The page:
The announced retirement of Supreme Court Justice John Paul Stevens represents a wee bit more than pretty much the last "Rockefeller Republican" (a holdover from the days when the Dixie-free Republican Party were the social liberals in this country) in major office in the United States (Snowe and Collins, folks, for all the talk of their "centrism," are "new Republicans," i.e., "fascists").
As hinted at in this piece by Greenwald, Stevens's departure from the Court and likely replacement by former Hahvahd Law School Dean and current U.S. Solicitor General Elena Kagan represents the probable end of any semblance of American constitutional government. (As a bonus, Greenwald also briefly discusses the "on cue" withdrawal of the excellent Dawn Johnsen's nomination for DOJ Legal Counsel, another somewhat ominous sign insofar as her "problem" was criticizing the very executive overreach that Kagan is so jiggy with). On the meaningless sideshow issues that we will hear about in the corporate media (gay marriage and the appearance of legalized abortion), Kagan will vote to uphold he sanctity of Roe v. Wade (perhaps this will let us forget that the President who she serves just signed an executive order banning all federal funds for abortion services, and that same President has railed against gay mariage). That should get NARAL, NOW and the usual pressure groups off her back.
No, it's the "usual" things that Greenwald (and I) like to talk about that will likely define "the Kagan era" (aside from the rather anomolous situation of the nation's dominant religious group, Protestantis, being entirely unrepresented on a Court consisting of six Catholics and three Jews). "Justice Kagan" will mean that Stevens's eloquent suspicion of the unchecked power of the American executive under cover of "the war on terror" even as against U.S. Citizens-- a position that Stevens shared with uber-conservative Antonin Scalia-- will likely be lost, and even the Court's comparatively limited checks on executive overreach (often imposed by 5-4 vote) will fall away. The triumph of de jure fascism in America will be "bipartisan."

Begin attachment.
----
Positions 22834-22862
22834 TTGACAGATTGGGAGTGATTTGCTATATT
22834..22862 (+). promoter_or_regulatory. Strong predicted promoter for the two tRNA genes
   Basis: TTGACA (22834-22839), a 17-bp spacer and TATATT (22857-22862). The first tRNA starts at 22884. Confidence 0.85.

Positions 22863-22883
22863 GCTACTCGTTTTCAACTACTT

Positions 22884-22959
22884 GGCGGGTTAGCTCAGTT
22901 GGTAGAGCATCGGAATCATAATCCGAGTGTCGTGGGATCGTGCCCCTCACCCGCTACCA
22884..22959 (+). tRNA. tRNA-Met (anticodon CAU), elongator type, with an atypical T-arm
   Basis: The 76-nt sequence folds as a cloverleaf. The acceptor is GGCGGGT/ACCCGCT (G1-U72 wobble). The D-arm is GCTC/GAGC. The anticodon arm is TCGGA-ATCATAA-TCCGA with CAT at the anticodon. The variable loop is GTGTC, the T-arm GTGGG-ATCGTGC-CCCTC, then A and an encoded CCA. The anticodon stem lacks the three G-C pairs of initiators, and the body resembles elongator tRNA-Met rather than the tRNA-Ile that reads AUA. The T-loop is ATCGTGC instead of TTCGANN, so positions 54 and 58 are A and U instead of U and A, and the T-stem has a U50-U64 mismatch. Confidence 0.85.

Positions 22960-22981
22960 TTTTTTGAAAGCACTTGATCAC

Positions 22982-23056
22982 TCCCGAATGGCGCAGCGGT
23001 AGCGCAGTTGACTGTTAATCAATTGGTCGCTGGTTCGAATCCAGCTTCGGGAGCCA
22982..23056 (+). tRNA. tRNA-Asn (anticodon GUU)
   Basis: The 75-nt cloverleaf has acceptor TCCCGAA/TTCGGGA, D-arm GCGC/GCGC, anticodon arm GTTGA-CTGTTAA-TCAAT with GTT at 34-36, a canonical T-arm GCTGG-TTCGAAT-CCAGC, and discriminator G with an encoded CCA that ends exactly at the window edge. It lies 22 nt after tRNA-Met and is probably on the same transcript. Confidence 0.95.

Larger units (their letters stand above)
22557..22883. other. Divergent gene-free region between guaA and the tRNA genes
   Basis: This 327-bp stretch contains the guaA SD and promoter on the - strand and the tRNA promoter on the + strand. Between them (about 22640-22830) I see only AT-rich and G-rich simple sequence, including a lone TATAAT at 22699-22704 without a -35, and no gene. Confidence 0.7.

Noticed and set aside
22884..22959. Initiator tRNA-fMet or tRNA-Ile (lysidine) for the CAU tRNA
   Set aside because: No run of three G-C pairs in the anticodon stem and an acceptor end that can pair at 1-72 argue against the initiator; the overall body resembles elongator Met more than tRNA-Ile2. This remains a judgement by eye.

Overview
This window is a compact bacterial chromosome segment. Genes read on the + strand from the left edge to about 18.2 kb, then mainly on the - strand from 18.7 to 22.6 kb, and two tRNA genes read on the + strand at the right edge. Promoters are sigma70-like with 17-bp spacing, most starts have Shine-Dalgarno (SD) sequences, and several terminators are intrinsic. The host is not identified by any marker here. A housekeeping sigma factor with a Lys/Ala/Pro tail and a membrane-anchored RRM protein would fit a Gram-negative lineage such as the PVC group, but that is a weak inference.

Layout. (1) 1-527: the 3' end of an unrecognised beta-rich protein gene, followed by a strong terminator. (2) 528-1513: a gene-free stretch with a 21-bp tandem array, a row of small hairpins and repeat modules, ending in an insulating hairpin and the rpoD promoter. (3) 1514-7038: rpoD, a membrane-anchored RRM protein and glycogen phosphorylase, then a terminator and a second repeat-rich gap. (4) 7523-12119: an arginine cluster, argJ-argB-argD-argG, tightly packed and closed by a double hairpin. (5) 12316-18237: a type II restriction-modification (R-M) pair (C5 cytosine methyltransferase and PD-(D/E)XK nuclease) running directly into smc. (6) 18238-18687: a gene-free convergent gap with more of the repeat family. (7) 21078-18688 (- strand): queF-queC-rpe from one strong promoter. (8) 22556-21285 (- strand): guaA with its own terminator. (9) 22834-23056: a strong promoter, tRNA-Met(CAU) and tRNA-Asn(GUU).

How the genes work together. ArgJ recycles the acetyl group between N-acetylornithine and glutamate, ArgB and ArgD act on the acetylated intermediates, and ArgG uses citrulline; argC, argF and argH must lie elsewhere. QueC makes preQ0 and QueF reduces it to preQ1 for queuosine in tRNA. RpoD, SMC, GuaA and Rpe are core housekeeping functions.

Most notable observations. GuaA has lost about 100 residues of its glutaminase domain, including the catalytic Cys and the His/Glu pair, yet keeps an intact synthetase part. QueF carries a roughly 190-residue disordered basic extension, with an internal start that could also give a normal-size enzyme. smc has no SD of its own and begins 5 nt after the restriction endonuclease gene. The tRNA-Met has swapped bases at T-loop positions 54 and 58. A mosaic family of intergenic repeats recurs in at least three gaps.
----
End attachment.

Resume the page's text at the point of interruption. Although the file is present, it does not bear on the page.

In short, like the totalitarian regimes to which the American government aspires (and to which it has allied itself all over the world), the words "national security" will prevail over any purportedly countervailing "constitutional rights," and the only thing keeping you or I out of a dungeon of "our leader's" whim will be our leader's whim, rather than the government's obligations to provide us with evidence of our guilt under due process of law.
FWIW, here's hoping that somewhere along the line Ms. Kagan hasn't paid her nanny taxes.
Update: What Bmaz says.